AQ Hurtado, NG Guanzon Jr., TR de Castro-Mallare & MRJ Luhan (Eds.) - 2002 - Aquaculture Department, Southeast Asian Fisheries Development Center
      Seaweed forming is one of the major livelihoods among coastal communities in the Philippines, particularly to some 180,000 families in the Sulu Archipelago. In 1999, the Philippines exported more than 35,000 tons of dried seaweeds (US$ 44M) making the country the 4th largest producer of seaweeds and 8th largest producer of carrageenan in the world. However, improper post-harvest management (i.e. cleaning; drying by salting or steaming; adulteration of seaweeds with sand, dust, and dirt for added weight; storage; and baling) reduces quality, which eventually dictates the market price. The National Seaweed Planning Workshop was organized by a collaborative effort of SEAFDEC Aquaculture Department (AQD) and the Bureau of Fisheries and Aquatic Resources (BFAR) for the formulation of a Code of Practice for the Seaweed Industry in order to minimize industry malpractices and to sustain its position in the international market. The National Seaweed Planning Workshop invited several seaweed industry associations, and representatives from the government, NGOs and academic and research organizations conducting seaweed research and development to discuss the research and development programs of the different participating agencies, identify and validate problems and concerns of the seaweed industry, and agree on strategies of solving problems in seaweed farming like disease management, post-harvest facilities and research funding. This proceedings documents the National Seaweed Planning Workshop. Hopefully, the contributions would help in the drafting of the Code of Practice in attaining a sustainable seaweed industry.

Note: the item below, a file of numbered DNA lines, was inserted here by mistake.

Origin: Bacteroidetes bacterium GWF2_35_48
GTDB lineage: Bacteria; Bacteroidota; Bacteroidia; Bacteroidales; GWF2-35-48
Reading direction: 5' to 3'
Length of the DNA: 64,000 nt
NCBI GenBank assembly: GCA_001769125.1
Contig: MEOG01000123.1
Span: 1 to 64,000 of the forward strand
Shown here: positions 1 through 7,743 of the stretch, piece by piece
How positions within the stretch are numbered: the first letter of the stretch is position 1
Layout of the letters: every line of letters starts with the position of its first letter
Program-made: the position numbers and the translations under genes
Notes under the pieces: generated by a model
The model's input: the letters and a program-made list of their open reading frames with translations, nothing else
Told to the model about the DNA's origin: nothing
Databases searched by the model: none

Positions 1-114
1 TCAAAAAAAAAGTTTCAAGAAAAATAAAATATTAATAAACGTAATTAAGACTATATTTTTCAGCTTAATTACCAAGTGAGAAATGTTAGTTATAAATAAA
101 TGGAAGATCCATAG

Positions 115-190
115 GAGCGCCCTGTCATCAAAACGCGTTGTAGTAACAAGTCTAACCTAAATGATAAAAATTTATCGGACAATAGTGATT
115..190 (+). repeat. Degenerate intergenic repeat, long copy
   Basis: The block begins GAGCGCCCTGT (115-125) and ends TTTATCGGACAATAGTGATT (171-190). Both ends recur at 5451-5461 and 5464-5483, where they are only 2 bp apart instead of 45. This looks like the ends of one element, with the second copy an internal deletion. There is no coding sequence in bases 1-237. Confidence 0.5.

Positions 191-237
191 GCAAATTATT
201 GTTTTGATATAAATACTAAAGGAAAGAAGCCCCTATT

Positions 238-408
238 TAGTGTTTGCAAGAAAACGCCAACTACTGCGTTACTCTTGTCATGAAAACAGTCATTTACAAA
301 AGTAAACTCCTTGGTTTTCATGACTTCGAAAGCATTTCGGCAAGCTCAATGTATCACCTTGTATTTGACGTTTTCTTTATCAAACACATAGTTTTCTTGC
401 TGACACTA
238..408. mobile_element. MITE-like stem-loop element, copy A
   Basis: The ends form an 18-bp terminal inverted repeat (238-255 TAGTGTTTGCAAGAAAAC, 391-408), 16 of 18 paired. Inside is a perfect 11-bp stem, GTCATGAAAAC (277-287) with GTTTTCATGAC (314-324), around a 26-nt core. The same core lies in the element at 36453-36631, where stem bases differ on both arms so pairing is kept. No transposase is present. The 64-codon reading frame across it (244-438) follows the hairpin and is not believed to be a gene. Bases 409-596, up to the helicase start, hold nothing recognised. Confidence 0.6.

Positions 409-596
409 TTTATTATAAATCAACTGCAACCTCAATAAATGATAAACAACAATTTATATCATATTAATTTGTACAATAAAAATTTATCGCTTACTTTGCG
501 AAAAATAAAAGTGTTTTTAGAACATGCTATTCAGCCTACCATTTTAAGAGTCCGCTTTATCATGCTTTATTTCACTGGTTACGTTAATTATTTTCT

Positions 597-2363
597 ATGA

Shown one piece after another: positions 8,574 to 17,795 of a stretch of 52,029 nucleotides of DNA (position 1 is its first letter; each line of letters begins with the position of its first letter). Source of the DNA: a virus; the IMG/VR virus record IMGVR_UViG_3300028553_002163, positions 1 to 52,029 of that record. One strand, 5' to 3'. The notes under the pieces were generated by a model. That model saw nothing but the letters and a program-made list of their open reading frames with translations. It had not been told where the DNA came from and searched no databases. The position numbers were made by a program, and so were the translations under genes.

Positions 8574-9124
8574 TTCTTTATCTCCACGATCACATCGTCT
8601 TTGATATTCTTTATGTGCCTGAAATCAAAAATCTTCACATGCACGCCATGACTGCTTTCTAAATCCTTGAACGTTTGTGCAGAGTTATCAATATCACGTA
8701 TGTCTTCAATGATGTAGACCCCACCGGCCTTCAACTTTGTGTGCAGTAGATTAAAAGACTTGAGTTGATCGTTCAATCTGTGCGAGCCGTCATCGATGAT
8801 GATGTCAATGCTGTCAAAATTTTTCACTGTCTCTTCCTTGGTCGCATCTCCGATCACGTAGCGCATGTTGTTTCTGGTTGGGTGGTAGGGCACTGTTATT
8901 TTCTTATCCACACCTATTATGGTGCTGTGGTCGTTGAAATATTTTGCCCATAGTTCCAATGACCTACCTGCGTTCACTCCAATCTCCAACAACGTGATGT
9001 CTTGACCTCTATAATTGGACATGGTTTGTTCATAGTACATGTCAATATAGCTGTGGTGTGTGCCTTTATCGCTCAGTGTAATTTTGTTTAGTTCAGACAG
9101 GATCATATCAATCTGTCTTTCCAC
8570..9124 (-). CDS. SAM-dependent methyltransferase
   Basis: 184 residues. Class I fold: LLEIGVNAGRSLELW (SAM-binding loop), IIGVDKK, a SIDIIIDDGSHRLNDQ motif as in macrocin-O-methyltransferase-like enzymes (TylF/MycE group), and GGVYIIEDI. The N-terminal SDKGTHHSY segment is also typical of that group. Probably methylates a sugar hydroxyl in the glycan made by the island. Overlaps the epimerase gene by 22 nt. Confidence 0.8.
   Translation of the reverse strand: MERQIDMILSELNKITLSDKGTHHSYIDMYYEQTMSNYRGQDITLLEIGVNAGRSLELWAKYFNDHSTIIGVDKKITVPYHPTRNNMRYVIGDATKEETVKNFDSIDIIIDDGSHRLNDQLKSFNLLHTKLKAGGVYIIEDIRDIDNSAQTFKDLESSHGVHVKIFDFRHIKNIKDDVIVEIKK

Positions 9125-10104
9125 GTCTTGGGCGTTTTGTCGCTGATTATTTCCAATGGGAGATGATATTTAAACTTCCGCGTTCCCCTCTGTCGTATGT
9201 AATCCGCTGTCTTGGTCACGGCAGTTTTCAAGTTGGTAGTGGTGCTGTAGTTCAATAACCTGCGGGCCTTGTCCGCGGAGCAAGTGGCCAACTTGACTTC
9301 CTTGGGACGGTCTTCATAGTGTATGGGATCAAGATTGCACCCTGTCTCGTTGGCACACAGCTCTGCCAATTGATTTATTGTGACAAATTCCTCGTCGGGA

• Book | Conference publication

      Transboundary fish diseases in Southeast Asia: Occurrence, surveillance, research and training 

      CR Lavilla-Pitogo & K Nagasawa (Eds.) - 2004 - Aquaculture Department, Southeast Asian Fisheries Development Center
      The meeting aims to share and collect the most current information on the occurrence of transboundary fish diseases and surveillance, quarantine, diagnosis, monitoring, research and training for aquatic animal diseases in the SEAFDEC member countries. In the meeting, three viruses, namely KHV, WSSV and TSV, were highlighted because of their high virulence and devastating impact to the region.
    • Book

      Seaweeds of Panay 

      AQ Hurtado, MRJ Luhan & NG Guanzon Jr. - 2006 - Aquaculture Department, Southeast Asian Fisheries Development Center
      This practical book on the seaweeds of Panay, Philippines, acquaints and provides information to members of the academe and research institutions, policy makers, fishermen and businessmen regarding the taxonomy, distribution, ecology and economic importance of these resources. It consists of 4 major parts: (1) Introduction, which reviews the literature, habitat, distribution, morphological structure and reproduction; 2) Classification, which describes the classes to which the seaweeds generally belong; 3) Collection and preservation, which explains the procedure used in treatment of specimens; and, 4) Taxonomic list. A glossary is included, covering technical terms used. All species listed and described in this book are macrobenthic and were collected in Panay and Guimaras Islands.